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Simulators Help Vascular Surgeons Learn

New York (Aug 21, 2009)

Young female surgeon stands in corridor

Vascular surgeons – surgeons who operate on the veins and arteries outside of the heart, often on smokers and diabetic patients – now perform most interventions using minimally invasive techniques as opposed to open surgery. How does a medical student or resident learn? How does a practicing surgeon get trained or obtain more experience with less common vascular procedures, such as those targeting the carotid or renal arteries?

Enter the surgical simulator, a computerized system that enables surgeons to learn and perform vascular procedures in a virtual environment. "The traditional teaching method in surgery is not necessarily curriculum-based – you learn only what you see in your own hospital during your residency," explained vascular surgeon Rajeev Dayal, MD. "So you may end up with limited knowledge of how to manage conditions that you don't see as frequently."

Endorsement of Vascular Simulators

Training using surgical simulation tools is supported by the American College of Surgeons and the Accreditation Council for Graduate Medical Education as a means of filling gaps in knowledge in a safe and efficient manner. "The simulator enables us to make sure surgeons are adequately trained to perform the procedures they are credentialed to do," noted John Karwowski, MD – also a vascular surgeon.

Vascular surgery simulators are used by medical students, residents, fellows, and visiting physicians at both NewYork-Presbyterian Hospital's Weill Cornell Medical Center and Columbia University Medical Center campuses to learn entirely new procedures or to brush up on procedures that they may not get to perform with regular frequency in their practices. The level of training is tailored to the user: a student may use the system to perform a basic physiological assessment of a model patient, while practicing physicians can receive in-depth training on more complex endovascular procedures, such as carotid stenting. Dr. Dayal noted that the simulator obviates the need for practicing vascular procedures on animals, thereby reducing costs.

How Simulated Surgery Works

Just like in a real operating room, the surgeon is surrounded by monitors and catheters. Surgeons pierce the simulator's "skin," then snake the catheter through the artery to the target area. Simulators mimic the use of fluoroscopy, and the surgeon watches what is happening inside the simulated patient on a monitor. In addition to technical complications created by the simulator during the procedure, users are presented with realistic medical management challenges when planning for the case such as administration of drugs and device selection. For example, the placement of a carotid stent increases the patient's risk of stroke. Simulator users must therefore remember to give the patient blood thinners before the procedure to reduce this risk; if they don't, the patient in the simulator may experience a stroke and the surgeon must take the appropriate steps to manage it.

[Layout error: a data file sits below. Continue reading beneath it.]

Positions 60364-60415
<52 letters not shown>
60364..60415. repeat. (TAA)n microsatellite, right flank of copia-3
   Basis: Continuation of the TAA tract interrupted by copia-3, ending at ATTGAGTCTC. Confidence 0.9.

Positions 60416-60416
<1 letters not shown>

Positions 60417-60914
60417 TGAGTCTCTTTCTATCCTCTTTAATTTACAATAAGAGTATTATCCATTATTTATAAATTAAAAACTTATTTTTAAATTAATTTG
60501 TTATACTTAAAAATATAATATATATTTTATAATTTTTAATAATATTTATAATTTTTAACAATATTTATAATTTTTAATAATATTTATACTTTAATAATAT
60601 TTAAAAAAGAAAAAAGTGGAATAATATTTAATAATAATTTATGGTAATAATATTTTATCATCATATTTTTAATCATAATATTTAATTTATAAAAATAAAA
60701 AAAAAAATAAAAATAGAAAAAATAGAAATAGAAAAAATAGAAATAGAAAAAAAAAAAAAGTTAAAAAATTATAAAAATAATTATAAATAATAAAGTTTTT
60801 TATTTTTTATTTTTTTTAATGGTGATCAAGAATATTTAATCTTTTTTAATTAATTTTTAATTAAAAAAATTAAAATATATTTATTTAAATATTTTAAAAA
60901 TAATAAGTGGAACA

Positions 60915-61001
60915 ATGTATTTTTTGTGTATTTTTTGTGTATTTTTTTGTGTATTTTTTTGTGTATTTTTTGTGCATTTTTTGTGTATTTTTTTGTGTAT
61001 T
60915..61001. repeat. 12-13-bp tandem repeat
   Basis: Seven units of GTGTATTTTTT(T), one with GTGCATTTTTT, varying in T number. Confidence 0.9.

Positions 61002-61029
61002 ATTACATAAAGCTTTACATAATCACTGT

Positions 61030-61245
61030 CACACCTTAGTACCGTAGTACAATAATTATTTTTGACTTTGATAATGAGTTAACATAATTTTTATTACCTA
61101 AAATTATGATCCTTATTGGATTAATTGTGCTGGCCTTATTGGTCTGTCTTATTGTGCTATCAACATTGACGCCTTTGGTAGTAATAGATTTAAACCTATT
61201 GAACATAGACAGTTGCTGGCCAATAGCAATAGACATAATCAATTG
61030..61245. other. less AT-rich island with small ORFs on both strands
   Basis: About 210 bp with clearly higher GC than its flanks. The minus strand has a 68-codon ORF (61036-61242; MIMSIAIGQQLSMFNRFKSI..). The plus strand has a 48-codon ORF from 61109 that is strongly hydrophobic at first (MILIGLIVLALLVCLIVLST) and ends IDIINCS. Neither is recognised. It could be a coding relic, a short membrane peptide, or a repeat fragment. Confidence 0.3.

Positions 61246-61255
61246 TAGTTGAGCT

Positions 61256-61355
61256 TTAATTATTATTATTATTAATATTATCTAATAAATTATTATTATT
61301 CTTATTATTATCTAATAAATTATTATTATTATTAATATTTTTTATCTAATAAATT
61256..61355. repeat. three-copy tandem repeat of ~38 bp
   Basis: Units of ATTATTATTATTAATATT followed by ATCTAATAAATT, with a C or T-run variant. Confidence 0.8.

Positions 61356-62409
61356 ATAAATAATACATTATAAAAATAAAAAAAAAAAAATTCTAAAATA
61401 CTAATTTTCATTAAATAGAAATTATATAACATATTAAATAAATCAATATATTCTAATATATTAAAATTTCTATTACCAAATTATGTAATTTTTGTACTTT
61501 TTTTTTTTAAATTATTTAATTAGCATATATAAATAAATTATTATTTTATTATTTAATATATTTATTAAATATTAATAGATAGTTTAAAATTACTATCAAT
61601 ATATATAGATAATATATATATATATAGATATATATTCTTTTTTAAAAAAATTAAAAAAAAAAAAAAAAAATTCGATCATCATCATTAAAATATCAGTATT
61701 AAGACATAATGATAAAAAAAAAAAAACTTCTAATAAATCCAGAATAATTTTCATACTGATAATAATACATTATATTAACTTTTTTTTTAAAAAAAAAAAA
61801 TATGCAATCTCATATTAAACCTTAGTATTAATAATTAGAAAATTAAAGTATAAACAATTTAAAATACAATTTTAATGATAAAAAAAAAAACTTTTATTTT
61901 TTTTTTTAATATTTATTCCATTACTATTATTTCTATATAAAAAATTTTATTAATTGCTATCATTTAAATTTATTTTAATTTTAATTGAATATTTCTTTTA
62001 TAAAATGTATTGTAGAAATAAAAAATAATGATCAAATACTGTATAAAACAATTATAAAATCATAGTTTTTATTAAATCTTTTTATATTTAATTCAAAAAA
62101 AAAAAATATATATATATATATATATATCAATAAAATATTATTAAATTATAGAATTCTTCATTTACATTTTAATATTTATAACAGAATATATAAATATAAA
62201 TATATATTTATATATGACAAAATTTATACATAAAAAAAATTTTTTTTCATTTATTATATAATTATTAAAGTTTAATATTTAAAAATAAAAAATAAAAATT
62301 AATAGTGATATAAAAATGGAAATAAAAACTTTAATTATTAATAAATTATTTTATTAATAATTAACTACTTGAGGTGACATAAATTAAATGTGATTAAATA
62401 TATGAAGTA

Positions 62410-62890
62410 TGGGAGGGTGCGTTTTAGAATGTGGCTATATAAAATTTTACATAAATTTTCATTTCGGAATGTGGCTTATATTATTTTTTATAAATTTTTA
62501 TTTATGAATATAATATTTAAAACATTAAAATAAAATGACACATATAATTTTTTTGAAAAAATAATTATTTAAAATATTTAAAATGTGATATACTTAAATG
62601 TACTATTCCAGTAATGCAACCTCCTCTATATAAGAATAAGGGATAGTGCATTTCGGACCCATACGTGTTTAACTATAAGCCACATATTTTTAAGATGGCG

Surgeons can also load imaging data from a real patient into the system and "rehearse" a procedure digitally before doing the real operation. "For a simulator to be really useful, we have to learn what complications may occur and how to manage them if they do," said Dr. Karwowski. "The simulator allows us to predict potential pitfalls so we don't have to figure it out on the fly in the OR."

Benefits of Vascular Simulators

The benefits of endovascular simulation for training were demonstrated in two studies published by NewYork-Presbyterian Hospital surgeons. One found that simulation training improved the performance of catheter-based interventions by residents. The other showed that simulation resulted in a significant improvement in the ability of trainees to perform carotid stent placement.

Future of Vascular Simulators

The future role of simulation in the training of surgeons is expected to continue to grow, as previous studies showed that students trained on simulators achieve better outcomes; perform faster, more accurate procedures; and use less fluoroscopy, which is better for patients. "We have to be able to provide surgeons with a well-rounded training program in as safe a manner as possible. The only way to do this is with more simulation, not less," said Dr. Dayal.

Faculty Contributing to this Article:

Rajeev Dayal, MD is an Assistant Attending Surgeon at NewYork-Presbyterian Hospital/Columbia University Medical Center, the Bi-Campus Director of Carotid Stenting at NewYork-Presbyterian Hospital, an Assistant Professor of Surgery at Columbia University College of Physicians and Surgeons, and an Adjunct Assistant Professor of Surgery at Weill Cornell Medical College.

John Karwowski, MD is an Assistant Attending Surgeon and the Interim Site Chief in the Division of Vascular Surgery at NewYork-Presbyterian Hospital/Weill Cornell Medical Center, an Assistant Professor of Surgery at Weill Cornell Medical College, and an Adjunct Assistant Professor of Surgery at Columbia University College of Physicians and Surgeons

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